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 Category:  Mystery and Crime Fiction
  Posted: October 13, 2019      Views: 283
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Chapter 26 of the book What The Blind Girl Saw
More comes to light.
"What The Blind Girl Saw #26" by Sally Law

"Nothing is permanent in this wicked world -- not even our troubles."
Charlie Chaplin

The events of this murder trial continued to twist and turn, taking on a life of their own.

I tried to remain calm as Detective Mike Lembowsky relayed the most shocking news yet. His voice was just above a whisper as he spoke to Jackson and me over lunch.

"Dr. MacLavish called a few weeks ago while performing Charles Dupree's autopsy. It seems she pulled a full carat-weight pink diamond from his stomach."

As I was trying to process this latest verbal bomb, our iced drinks were served. Thankfully, I had a moment to think before responding.

"So, my assailant was on to something," I said. "I've read stories about criminals swallowing evidence in order to get away with the crime undetected. But a diamond?"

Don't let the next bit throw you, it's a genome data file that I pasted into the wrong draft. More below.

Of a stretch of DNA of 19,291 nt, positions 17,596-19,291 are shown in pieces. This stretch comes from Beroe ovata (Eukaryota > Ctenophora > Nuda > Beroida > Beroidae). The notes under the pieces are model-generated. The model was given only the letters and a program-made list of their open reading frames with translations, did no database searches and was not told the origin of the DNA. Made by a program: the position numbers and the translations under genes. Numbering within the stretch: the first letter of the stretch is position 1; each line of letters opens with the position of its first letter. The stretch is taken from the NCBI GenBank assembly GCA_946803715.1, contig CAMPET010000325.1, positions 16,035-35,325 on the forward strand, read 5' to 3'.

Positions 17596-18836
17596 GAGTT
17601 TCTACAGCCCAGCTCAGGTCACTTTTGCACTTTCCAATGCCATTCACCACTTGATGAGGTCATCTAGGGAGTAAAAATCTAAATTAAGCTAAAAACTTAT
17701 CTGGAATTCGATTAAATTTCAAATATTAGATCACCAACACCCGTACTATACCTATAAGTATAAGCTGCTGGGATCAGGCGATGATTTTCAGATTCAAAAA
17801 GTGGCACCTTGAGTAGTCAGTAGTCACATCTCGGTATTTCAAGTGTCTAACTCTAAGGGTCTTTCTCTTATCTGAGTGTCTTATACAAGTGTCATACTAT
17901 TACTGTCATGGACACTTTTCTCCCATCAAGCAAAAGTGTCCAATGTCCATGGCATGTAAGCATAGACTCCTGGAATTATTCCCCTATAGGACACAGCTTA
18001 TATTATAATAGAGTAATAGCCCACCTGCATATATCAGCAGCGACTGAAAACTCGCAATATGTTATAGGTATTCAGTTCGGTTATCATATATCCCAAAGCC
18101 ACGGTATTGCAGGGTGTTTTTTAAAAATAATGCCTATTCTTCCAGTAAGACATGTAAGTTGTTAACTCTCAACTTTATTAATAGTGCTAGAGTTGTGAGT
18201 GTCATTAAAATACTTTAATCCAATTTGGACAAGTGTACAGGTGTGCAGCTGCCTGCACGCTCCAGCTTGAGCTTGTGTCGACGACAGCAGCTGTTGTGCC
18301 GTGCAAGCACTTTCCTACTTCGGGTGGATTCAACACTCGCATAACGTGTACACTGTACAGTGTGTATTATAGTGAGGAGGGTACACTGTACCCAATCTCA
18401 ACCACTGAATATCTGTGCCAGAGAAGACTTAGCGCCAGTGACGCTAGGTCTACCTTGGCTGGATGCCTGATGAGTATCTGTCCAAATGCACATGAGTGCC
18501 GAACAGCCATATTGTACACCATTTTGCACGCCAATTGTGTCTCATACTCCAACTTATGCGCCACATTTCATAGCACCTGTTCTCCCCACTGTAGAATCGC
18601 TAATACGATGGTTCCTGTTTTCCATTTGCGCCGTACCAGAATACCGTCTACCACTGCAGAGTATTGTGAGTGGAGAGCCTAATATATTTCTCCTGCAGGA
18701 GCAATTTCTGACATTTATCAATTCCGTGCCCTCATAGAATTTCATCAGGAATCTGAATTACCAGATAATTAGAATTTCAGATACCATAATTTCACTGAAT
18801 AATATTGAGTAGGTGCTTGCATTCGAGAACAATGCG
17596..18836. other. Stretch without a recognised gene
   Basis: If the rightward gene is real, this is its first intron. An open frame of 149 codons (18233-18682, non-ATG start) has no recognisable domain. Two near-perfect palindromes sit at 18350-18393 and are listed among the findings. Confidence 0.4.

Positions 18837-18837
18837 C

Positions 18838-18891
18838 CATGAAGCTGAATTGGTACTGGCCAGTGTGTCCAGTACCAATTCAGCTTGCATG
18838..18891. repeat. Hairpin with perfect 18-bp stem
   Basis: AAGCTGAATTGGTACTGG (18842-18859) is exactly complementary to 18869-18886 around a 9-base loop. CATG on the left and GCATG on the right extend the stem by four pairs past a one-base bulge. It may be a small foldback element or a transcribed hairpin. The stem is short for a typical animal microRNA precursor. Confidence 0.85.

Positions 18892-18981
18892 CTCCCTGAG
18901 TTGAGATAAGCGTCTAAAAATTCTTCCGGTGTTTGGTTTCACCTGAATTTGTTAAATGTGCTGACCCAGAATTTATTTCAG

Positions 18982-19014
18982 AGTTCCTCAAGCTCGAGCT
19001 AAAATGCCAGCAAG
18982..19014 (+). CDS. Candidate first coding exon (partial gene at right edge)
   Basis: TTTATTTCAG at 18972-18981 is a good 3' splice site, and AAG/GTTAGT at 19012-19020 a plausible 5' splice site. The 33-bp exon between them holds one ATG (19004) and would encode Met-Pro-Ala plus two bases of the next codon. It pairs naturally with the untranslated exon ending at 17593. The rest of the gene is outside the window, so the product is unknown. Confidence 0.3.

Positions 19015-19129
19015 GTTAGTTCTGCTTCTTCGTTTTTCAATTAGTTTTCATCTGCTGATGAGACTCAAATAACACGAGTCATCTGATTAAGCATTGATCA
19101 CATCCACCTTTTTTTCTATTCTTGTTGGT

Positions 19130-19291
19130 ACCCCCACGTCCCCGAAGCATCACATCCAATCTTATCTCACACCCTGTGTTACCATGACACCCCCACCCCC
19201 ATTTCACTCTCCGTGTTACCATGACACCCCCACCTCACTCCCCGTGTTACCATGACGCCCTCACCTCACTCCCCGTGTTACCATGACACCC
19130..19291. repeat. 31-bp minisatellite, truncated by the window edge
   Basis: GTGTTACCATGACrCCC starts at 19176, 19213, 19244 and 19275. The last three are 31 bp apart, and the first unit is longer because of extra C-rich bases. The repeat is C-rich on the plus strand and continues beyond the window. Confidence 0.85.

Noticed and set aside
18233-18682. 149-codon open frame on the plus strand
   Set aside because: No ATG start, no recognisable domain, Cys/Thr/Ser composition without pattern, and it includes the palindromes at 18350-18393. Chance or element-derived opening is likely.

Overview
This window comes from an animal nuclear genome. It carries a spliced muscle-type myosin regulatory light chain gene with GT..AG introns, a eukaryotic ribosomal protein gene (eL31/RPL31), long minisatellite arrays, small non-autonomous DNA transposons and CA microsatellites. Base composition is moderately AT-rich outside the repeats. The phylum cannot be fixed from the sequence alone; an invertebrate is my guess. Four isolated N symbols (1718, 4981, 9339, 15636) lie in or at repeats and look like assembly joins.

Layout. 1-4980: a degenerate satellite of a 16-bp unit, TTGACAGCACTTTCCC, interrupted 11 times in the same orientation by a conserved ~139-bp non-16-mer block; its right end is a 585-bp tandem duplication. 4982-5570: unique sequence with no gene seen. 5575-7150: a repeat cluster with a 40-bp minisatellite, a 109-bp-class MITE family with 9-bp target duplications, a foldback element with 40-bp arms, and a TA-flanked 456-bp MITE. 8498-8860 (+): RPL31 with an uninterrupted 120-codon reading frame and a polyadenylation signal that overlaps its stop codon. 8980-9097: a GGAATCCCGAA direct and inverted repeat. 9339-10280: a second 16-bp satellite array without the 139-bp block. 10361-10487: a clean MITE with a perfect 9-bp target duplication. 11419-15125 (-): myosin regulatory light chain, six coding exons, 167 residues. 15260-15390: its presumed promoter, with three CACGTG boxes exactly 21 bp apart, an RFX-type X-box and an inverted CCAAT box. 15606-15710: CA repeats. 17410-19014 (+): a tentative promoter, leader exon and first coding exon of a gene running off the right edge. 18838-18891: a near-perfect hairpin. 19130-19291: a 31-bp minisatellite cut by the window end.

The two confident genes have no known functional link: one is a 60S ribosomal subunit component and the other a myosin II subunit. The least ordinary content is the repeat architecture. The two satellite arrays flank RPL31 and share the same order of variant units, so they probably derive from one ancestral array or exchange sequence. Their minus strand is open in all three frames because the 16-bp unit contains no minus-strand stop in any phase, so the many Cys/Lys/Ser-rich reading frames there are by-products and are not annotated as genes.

"Yeah. It's my experience that criminals will do anything for money, and this pink rock is worth two million."

"Wow, Detective. What are you going to do with it?" I asked.

"Oh, it's not mine, or for me to decide--it's yours. You're the only living relative of Charles Dupree, and heiress to Andre Dupree's fortune. Everything naturally goes to you--heiress."

I gasped. "Excuse me, did I hear you say I inherited a pink diamond, retrieved from the insides of Charles Dupree?"

"Yes, you heard me correctly. It's secured in the same vault as the white diamonds, for now, and will remain there until the trial is over. For safety reasons, you understand. Without a doubt, Philippe Savard--and his associates--would kill for it."

I sat in stunned silence, unable to speak. I should have been happier--or something. The white diamonds were given as a gift to me from Andre, but now a pink diamond was mine by default. This was just the strangest thing that had ever happened to me.

I shared most of my lunch with King; and he received it obligingly, resting his head on my lap in contentment. However, I was in another world, maxed out physically and emotionally.

As I walked back into the historic courthouse, clarity and calm finally came. I suddenly realized exactly what I was going to do with the wealth I had inherited. For the first time since the trial began, I was peaceful, knowing that God had been working in these circumstances to bring about a desired result. Possibly, I was an answer to someone's prayer, or maybe the answer to many prayers.


Philippe Savard was fretful, and this was usually not the case. He was not accustomed to being cornered with no viable options.